The other thing I was half-looking forward to was hearing the soundtrack on loud speakers. Only half because so much of it can make me cry and I wasn’t keen on that. In the event, I was a tad disappointed – having gotten used to hearing it on its own, I had slightly forgotten how low it was in the mix sometimes. But I didn’t cry, so there’s that.

I also ingested about 1.375L of Blue Bolt (so like, all of the energy, and, for whatever reason, Vitamin B) and copious amounts of black coffee, which didn’t stop me falling asleep then but has kept me awake most of the day.

That’s cool, right? Spending a Saturday night in a cinema watching Lord of the Rings?

As if I cared.

Out and About in London: 06/02/2012: Gilby Clarke @ The Underworld, Camden

Gilby Clarke

Gilby Clarke today

My route to university on the days I don’t have a Travelcard takes me past the Undeworld, what I take to be quite a famous metal venue/nightclub with pop and indie nights (seriously.). Generally, I hardly spare it a glance, expecting the windows to be full of bands with names and posters that I can only hope are tongue-in-cheek. And, when I saw the poster of a dark-haired man with an angry face making the horns at the camera, I thought it was just another metal band. Then I saw the name – Gilby Clarke.

When Izzy Stradlin left Guns N’ Roses in 1991, Gilby Clarke replaced him on tour for three years. That’s about the extent of my familiarity with him – he makes frequent appearances in Slash’s autobiography around that period. Nonetheless, this was an opportunity to tick another Guns member off the list – two and counting. I think I might have listened to one or two songs of his before buying the tickets. I bought them well in advance however, and had time to Spotify his debut album Pawn Shop Guitars quite extensively, and thought it was a very solid album. Not only was it going to be a good night in terms of being within one degree of separation of Slash and Axl, but, it turned out, it was going to be a good gig anyway.

I’d never been to the Underworld as a music venue, only as a nightclub. However, it’s a great venue for rock – all black, in the basement, in a sort of pit, the stage not too high up. It certainly feels very intimate. Drinks were, as ever, a fortune. However, as they gave me a re-entry stamp, I was able to nip to Sainsbury’s, and then nip home to pick up my phone, only missing five minutes of one of the support acts. Just one of the many delights of living in Camden.

There were three support acts. The first one don’t appear on the website and I didn’t catch their name, but were quite standard pub-rock types. Quite enjoyable music, but little in the way of variation. And the singer was dressed as a pirate.

Next up, Guns 2 Roses, the band I missed a bit of – unfortunately, as they were fantastic. I’m always sceptical of Guns N’ Roses covers, as I feel Axl has one of those inimitable voices, and, sure enough, the singer wasn’t quite there at all times. Nonetheless, the band were really good, the singer had real energy (he had the Axl dances down pat) and this was when the room really started to come into its own. There was a really good atmosphere and lots of energy – I finally understand the point of tribute acts.  Only slight sticking point was the dancers during Paradise City, their closing song. Out of nowhere, they brought up a young blonde woman in little more than fishnets and underwear to dance sexily on stage. It was probably in character, not that the Guns attitude to women was anything to live by, but it just seemed quite cheap. Not that I mind cheap blondes (ahem) but even without putting on my feminist hat, it sat poorly with me.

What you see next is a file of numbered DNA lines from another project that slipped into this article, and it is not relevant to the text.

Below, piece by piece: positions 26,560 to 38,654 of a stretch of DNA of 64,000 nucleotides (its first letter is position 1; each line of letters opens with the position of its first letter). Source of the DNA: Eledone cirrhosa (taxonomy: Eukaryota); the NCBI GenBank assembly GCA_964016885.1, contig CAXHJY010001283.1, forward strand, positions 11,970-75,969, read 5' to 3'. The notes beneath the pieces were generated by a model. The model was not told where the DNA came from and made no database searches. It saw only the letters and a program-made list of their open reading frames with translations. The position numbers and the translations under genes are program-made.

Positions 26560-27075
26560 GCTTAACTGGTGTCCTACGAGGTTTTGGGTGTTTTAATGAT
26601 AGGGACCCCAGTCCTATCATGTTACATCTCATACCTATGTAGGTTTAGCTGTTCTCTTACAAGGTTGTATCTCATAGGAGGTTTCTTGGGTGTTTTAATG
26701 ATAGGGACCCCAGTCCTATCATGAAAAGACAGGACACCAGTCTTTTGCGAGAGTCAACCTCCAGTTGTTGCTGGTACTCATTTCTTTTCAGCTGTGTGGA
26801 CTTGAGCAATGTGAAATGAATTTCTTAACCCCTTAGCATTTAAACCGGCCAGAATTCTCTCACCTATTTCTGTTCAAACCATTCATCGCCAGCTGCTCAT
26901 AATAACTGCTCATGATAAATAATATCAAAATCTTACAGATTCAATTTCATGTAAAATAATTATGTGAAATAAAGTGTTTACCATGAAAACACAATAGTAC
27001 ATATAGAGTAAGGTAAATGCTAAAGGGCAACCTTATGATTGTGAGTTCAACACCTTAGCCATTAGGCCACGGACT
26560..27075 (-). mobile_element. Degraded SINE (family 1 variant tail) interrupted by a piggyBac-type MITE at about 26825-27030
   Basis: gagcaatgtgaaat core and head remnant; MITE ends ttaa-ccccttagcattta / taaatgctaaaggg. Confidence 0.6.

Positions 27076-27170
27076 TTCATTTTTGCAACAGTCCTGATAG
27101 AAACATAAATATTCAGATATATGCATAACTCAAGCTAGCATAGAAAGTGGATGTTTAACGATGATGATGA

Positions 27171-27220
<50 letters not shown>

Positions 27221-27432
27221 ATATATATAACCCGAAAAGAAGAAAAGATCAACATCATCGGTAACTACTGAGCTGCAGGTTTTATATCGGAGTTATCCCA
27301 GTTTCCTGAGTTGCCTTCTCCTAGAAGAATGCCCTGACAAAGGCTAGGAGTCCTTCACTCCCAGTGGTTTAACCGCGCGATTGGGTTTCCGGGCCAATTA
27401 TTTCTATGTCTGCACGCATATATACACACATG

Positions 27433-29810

Touring with Gilby are Swedish band Badmouth, who, to be honest, I thought were the weakest act of the night. Hard rock is a genre that invites cliché, and while usually I don’t mind, I found it grated here, perhaps because of the lack of anything particularly interesting about the band itself, the lead singer’s glorious hair aside. They also kept doing the “everybody clap” thing, which needs to die. It’s just an awkward idea, which will inevitably end up in out-of-time noise, with everyone unsure how long to keep clapping. It also demoralises the musician, I find – when you don’t get a response from the audience, it’s a downer, and it’s not pleasant to inflict that on a band.

Finally, at about ten, out swaggered Gilby. I hadn’t seen him for twenty years, so didn’t quite recognise him at first. The set-up was pretty amateurish, which I didn’t mind – having Gilby come out and fiddle with amplifiers and pedals for five minutes in plain sight was quite endearing. The broken snare drum later on was handled with similar professionalism, which one of the boring people behind me complained about, but again, quite endearing.

The music was fantastic – very tight playing. Gilby was the rhythm guitarist with Guns, but he has a really distinctive lead style, even on Guns covers, with plenty of attack. I can’t really comment too much on the setlist as I only knew his debut album, but it wasn’t monotonous like the first band, and had all my favourite songs on it, so I was pleased.

If only he had played to an empty room. I think the intimacy of club gigs when compared to stadiums and the like is a double-edged sword in some ways. You can’t heckle in a crowd of a hundred thousand.  The idiots who make requests for songs are far more obnoxious when they’re not diluted. And then there’s the unavoidables. Obnoxious people directly surrounding you. Mosh pits. The cameraphones. Moshpits. I seriously can’t describe how much I despise mosh pits. I missed a good portion of Tijuana Jail because I was busy not getting hit in the face, and then I lost my place near the front for the encore.

In conclusion, though, it was a great night. Now to seek out Velvet Revolver – three Guns with one stone!